ICI Released July 2023 Türkiye Manufacturing PMI and Türkiye Sector PMI Report
Istanbul Chamber of Industry Türkiye PMI dipped fractionally below the 50.0 no-change mark in July. The index fell to 49.9 in July from 51.5 in June, signalling broadly stable business conditions and the end of a six-month sequence of expansion. The stop in the sector’s growth was mostly caused by inflationary pressures as mentioned by the respondents. The input costs inflation accelerated sharply for the second consecutive time, the highest since March 2022.
According to the results of the Istanbul Chamber of Industry Türkiye PMI July report, the input costs inflation accelerated for the second month running in all the 10 sectors monitored under the scope of the report and cost pressures intensified in most of the sectors. The fastest increase in input prices and finished product prices was seen in food products sector and wood and paper products sector, respectively. New orders increased only in food products while textile products and main metals saw a significant decrease. Only 3 out of 10 sectors had a growth in output, namely electrical and electronic products, clothing and leather products and land and sea vehicles. Manufacturers increased their staffing level in general.
The July 2023 results of the Istanbul Chamber of Industry (ICI) Türkiye Manufacturing PMI (Purchasing Managers’ Index) survey, the fastest and reliable reference recognized in manufacturing industry performance was released. According to the results of the survey where any figure greater than 50.0 indicates overall improvement of the sector, the headline PMI dipped fractionally below the 50.0 no-change mark in July. The index fell to 49.9 in July from 51.5 in June, signaling broadly stable business conditions and the end of a six-month sequence of expansion.
The end of the run of growth in the sector was often attributed by firms to strengthening inflationary pressures. The pace of input cost inflation accelerated sharply for the second month running in July and was the fastest since March 2022. More than half of all respondents (52%) indicated that their input prices had risen over the month, which they often linked to currency weakness. There were also some reports that higher wages had added to overall input costs. In turn, output prices were also raised, with the pace of inflation at a 16-month high and well above the series average.
Stronger price pressures weighed on customer demand in July, leading to a first slowdown in new orders in five months. Similarly, new business from abroad also moderated. The impact of price rises on demand was also felt in terms of production as a four-month sequence of growth came to an end. That said, a continued recovery from the earthquake earlier in the year meant that output was broadly unchanged overall. Employment increased for the third month running as firms attempted to expand capacity, although the pace of job creation was only slight. Meanwhile, manufacturers scaled back their input buying in response to softer new order inflows. Reduced demand for inputs, coupled with delays in the delivery of items from suppliers, meant that stocks of purchases were scaled back to the largest extent since May 2020.
Commenting on the Istanbul Chamber of Industry Türkiye Manufacturing PMI survey data, Andrew Harker, Economics Director at S&P Global Market Intelligence, said:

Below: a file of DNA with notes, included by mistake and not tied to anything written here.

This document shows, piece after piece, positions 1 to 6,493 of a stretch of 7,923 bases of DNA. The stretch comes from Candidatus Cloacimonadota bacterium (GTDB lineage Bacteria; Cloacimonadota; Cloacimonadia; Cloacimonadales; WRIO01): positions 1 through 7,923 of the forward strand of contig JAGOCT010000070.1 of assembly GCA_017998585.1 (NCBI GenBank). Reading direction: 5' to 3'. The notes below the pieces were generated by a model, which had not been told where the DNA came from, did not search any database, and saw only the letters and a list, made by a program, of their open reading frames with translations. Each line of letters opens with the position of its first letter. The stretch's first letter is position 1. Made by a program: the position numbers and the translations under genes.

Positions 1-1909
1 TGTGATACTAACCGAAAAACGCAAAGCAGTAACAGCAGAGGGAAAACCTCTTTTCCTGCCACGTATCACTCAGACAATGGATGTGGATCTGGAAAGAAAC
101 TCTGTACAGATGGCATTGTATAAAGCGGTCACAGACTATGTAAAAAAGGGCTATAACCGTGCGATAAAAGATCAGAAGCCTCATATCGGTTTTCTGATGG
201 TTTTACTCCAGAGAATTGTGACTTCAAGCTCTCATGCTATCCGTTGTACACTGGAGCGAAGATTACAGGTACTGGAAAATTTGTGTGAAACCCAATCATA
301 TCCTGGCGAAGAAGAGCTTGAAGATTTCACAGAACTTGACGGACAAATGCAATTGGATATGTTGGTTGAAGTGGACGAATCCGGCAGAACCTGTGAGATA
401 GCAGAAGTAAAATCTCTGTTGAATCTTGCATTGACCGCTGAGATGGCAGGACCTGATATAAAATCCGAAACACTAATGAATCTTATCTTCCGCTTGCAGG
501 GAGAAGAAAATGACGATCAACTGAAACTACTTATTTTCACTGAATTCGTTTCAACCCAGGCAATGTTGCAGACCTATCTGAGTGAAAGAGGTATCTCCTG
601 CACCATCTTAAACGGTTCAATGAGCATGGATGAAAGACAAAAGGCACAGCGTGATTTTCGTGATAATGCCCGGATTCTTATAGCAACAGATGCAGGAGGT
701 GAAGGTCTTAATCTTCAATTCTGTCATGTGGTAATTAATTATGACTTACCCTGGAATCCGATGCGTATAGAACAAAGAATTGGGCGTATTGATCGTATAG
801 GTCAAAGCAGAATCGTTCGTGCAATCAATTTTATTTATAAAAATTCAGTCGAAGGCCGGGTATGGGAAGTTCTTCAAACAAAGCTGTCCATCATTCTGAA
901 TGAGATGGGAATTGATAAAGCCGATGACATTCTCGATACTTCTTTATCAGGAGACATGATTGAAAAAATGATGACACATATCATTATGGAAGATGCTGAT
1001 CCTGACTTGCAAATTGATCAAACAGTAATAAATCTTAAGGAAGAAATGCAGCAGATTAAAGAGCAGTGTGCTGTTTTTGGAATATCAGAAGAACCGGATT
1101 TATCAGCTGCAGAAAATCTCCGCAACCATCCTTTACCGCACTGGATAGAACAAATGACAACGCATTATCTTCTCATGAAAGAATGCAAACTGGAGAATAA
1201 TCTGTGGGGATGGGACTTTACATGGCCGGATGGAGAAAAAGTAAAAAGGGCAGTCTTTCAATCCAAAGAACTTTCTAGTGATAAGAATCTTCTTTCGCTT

“Resurgent price pressures dampened demand for Turkish manufactured goods in July. Both input costs and selling prices rose at much stronger rates at the start of the third quarter, making it harder for firms to secure new business. As a result, a four-month sequence of production growth came to an end.
Manufacturers will be hoping that inflation starts to level off again to aid in the pursuit of new business.”
Input costs inflation accelerated again in the sectors
July report of the Istanbul Chamber of Industry Türkiye Manufacturing PMI showed that the increased inflationary pressures throughout the Turkish manufacturing industry in the first month of the third quarter limited both demand and output in most of the sectors.
The input costs inflation accelerated for the second month running in all the 10 sectors monitored under the scope of the report and cost pressures intensified in most of the sectors. The fastest increase in input prices was seen in food products and the cost inflation reached the highest level since October 2018. In turn, output prices were also raised. The slightest increase in output prices was in chemical, plastic and rubber products sector while the highest increase in wood and paper products.
Increased sales prices negatively affected customer demand in general at the beginning of the third quarter. New orders increased in only the food products sector… strong but still slower than June. There was a significant decrease in new orders in textile and main metal sectors.
The outlook for foreign demand conditions was slightly more positive in July. New export orders increased in four sectors, led by food products. Output increased in three out of 10 sectors in July, as in June. The only sector which continued to grow was the electrical and electronic products sector. Output returned to the growth zone in clothing and leather products and land and sea vehicles sectors. The sharpest deceleration in output was observed in chemical, plastic and rubber sector. Despite the slowing demand conditions, manufacturers attempted to increase employment. Job creation rose in half of the 10 monitored sectors. The sharpest increase was seen in food products sector with a record high level in the job creation history of the survey. Purchasing activities however were somewhat positive, with only three sectors increasing their stock purchases. Especially the textile sector and the clothing and leather products sector experienced significant slowdowns.